Takashi Wada, LDS Church director for temporal affairs in the Asia North Area, encouraged students from the Asia North Area to consider working for the church at the BYU-Hawaii Management Society Club on Sept. 28.
A former CEO of Universal Studios Japan, Wada said the key to success for BYUH students is to make themselves stand out by thinking “beyond a college degree [and] considering how far you can go. For every job there are multiple people that want in, but there is only one opening.
“To be selected for the job, you have to differentiate yourself by getting more degrees, certificates, and work experience. If you are the same as everyone else, you won’t be chosen. You have to be unique.”
To prepare for a career, Wada advised, “While studying here, don’t fall into the trap of thinking you just need to graduate and find a job. But visualize your future and a career that will benefit you and your family in all aspects of your lives, including spiritually.”
Of his own experience of working for the church, Wada explained, “Employment in the church is not a calling, but it is more than a job.” He said the difference is huge.
When working for a company, Wada said your goal is to have financial gain. He said your objective is to build the kingdom of God and the church is constantly looking for experienced worthy young people willing to do that.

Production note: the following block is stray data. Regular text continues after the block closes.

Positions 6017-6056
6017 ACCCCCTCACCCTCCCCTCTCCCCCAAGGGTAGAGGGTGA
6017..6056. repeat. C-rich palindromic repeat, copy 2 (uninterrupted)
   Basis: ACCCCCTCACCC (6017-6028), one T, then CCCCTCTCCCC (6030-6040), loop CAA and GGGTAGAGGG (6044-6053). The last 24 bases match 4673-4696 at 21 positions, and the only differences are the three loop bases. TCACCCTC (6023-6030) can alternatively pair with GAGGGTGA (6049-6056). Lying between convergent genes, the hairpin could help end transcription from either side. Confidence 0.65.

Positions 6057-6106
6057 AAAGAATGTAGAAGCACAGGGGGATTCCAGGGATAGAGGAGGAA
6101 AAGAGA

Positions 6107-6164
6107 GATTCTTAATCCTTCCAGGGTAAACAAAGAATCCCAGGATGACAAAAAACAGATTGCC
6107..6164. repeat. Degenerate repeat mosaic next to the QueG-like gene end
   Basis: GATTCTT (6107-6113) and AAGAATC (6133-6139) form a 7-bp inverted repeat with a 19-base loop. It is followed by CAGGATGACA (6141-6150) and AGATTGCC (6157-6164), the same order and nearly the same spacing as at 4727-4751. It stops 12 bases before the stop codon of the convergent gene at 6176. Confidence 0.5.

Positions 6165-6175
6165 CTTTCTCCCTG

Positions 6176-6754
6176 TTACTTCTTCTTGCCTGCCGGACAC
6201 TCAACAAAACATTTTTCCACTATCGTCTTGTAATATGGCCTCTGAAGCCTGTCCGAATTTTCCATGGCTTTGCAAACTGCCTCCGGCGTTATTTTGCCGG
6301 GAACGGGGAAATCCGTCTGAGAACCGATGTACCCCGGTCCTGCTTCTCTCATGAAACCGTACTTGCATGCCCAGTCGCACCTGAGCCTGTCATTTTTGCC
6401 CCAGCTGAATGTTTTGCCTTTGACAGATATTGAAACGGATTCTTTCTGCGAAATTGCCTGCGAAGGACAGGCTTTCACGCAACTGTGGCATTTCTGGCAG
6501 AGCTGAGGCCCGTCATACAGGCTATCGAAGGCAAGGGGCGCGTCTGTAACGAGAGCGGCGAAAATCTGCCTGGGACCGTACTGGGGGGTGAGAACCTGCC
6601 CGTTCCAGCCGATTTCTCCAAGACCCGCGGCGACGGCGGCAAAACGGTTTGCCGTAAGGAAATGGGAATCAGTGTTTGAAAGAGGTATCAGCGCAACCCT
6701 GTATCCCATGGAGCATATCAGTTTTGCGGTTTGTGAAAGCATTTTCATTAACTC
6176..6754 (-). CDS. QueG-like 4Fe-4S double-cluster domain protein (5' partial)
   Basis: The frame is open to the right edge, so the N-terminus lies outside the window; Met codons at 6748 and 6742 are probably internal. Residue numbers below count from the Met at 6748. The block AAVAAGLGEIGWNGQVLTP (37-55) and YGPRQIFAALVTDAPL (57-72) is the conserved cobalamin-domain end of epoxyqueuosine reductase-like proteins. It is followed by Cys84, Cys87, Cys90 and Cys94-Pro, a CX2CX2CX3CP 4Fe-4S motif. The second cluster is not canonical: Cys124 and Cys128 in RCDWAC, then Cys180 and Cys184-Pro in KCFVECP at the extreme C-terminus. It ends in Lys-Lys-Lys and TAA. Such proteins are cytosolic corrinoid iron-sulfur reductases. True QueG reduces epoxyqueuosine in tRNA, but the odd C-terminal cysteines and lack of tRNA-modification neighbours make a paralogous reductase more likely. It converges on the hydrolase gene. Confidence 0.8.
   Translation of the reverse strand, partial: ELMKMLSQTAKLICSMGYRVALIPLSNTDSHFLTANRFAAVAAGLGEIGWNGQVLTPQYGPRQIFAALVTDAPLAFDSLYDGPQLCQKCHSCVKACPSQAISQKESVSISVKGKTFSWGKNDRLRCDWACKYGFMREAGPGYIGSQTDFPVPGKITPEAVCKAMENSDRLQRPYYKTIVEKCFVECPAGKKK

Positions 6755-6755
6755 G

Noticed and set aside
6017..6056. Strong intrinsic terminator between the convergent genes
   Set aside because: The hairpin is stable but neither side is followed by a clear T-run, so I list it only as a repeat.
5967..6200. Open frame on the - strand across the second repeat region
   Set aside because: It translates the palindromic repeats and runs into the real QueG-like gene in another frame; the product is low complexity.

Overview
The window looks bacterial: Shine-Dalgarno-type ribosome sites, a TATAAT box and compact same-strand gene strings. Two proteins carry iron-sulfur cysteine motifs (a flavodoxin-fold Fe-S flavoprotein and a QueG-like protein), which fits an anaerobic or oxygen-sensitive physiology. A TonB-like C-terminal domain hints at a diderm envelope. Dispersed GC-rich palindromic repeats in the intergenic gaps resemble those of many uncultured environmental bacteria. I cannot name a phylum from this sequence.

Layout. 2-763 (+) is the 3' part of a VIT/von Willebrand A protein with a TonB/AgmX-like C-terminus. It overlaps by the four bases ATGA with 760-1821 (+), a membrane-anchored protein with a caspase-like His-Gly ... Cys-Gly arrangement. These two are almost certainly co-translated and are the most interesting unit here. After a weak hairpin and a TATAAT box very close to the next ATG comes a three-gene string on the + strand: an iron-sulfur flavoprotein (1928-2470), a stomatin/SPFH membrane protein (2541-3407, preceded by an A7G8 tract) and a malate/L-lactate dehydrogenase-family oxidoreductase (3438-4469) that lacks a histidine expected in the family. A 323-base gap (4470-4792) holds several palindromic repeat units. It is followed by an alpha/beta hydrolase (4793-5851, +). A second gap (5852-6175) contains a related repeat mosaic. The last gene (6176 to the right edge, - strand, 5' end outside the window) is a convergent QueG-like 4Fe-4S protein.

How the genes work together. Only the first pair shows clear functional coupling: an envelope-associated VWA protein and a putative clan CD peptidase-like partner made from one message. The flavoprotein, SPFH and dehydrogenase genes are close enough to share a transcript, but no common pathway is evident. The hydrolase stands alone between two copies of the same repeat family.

Koshin Kitagaki, a sophomore in human resources from Japan, explained how Wada’s comments reaffirmed to him his desire to contribute to his own country, and establish the kingdom of God, no matter what career path he chooses.
“God cares about our careers and wants us to be in harmony with him. If I choose to follow him, he will guide me to the right career choice,” said Kitagaki.
Jenesse Tsuchiya, a senior in hospitality and tourism management from Kentucky and director of the program’s committee in the BYUH Management Society, explained how Wada’s remarks fall perfectly in line with the purpose of the society, which is “to develop moral and ethical leadership around the world” and help students to become leaders.
Tsuchiya said, “The Management Society is the perfect club to join as a student because no matter what you do it helps you. As a result, our club connects students to a wealth of opportunities for future careers and networking.”
BYUH has students from all over the world who need opportunities to meet and network with professionals from their countries, explained Tsuchiya. “Unfortunately, most of the time the professionals that are able to come to BYU-Hawaii are almost always American.”
To solve this issue, the Management Society strives to increase the number of opportunities for students to network in their own countries by setting up Skype calls with professionals from around the world to speak to students.